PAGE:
Finally, here you are. It's that fatidic first day, you're recovering after that descent with more or less all your bulky bluewater belongings draped on you: guns, spears, floats, fins, bulky underwater camera, weight belt, water, and so on and so on. It's now well stowed inside the tiny boat, more or less 4 m, you're already thinking about ocean's power and corks, when it dawns on you. You've still to LAUNCH in the water all this, together with your almost-as-remarkable self. And just in front of you ocean's best swells boom and froth and tumble upon themselves in their best imitations of killing waves.

It'll be a long process. With a lot of almost-go and last second reconsiderations, the breakers hurtling white waters around your feet to budge the boat to and fro, till what it seems a wave exactly as big as many others before, stumbles upon itself and opens  an almost flat path. In a swirl of shouted and incomprehensible crioulo we're all in the boat, the fishermen madly pulling on the oars. A fierce blow against the next and not so forgiving swell, litres and litres of water flying onboard, the fisherman crossing himself thrice, and we're, at last, floating.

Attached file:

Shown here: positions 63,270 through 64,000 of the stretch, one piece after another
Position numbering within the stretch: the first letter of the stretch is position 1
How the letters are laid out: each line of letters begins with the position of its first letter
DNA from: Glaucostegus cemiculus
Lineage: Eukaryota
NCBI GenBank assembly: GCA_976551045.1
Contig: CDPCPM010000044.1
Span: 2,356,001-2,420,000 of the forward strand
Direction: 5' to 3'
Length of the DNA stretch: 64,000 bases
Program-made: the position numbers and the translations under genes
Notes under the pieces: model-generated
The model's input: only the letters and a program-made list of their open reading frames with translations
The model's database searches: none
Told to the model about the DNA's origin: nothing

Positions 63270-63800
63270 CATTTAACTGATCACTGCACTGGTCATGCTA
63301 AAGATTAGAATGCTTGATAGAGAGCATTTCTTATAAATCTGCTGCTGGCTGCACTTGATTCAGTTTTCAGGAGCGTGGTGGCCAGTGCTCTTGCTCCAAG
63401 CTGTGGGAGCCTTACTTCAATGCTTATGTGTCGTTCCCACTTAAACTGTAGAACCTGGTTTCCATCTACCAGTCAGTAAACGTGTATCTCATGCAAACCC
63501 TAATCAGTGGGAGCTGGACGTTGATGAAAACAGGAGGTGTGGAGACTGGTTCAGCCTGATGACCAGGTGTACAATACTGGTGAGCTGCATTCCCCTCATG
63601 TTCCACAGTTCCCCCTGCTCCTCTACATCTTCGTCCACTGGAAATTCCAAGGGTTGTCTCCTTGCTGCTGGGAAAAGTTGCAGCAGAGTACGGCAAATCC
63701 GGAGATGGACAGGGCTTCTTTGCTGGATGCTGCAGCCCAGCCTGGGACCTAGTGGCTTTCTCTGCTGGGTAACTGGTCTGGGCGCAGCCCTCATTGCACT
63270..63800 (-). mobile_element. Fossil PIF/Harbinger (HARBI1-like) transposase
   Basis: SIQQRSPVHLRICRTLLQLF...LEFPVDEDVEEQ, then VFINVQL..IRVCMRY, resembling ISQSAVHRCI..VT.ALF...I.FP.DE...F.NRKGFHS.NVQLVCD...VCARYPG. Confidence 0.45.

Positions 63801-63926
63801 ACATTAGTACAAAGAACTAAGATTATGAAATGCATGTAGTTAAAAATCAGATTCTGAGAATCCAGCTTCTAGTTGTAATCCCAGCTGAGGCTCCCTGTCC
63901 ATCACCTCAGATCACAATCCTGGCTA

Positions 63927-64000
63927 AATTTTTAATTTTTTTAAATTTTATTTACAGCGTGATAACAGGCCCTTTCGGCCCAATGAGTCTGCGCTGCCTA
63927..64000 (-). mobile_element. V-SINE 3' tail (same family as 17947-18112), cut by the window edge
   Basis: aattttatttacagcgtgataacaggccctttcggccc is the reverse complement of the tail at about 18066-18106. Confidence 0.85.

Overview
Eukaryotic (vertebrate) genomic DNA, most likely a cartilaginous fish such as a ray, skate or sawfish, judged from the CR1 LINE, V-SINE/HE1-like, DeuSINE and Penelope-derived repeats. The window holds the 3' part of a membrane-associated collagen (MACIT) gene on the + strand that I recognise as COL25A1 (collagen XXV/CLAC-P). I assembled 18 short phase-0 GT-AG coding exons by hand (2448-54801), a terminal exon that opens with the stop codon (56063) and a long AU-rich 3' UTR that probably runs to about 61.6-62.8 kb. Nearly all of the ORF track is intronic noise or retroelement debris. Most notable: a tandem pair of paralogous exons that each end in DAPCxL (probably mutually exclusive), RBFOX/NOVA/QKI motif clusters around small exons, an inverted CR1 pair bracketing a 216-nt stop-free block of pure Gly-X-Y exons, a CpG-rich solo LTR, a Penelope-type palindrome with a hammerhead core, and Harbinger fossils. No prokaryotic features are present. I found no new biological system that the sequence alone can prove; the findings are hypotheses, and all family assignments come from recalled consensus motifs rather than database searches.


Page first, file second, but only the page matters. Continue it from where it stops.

Whatever system is used for moving the boat, reluctant propeller or muscles, at the least the Ocean around is wonderful, flat here on the leeward side, rich of surface life. Unknown little fish boil there, flinging around iridescent spray. A little bullet shape, a small tuna in his eagerness to feed, flies out of the sparkling water some meters away. Curiously no birds to speak about. Only a lonely shearwater (Calonectris edwarddsii) raises its slim wings to the sky soaring over the slow blue waves.

On the left, the cliffs raise black and grey, the ribeire, the deep trench ploughed by the torrential rains, deeply cut here and there their severe verticality.

At last we stop, inexorable, unavoidable finger pointed down: “Here”.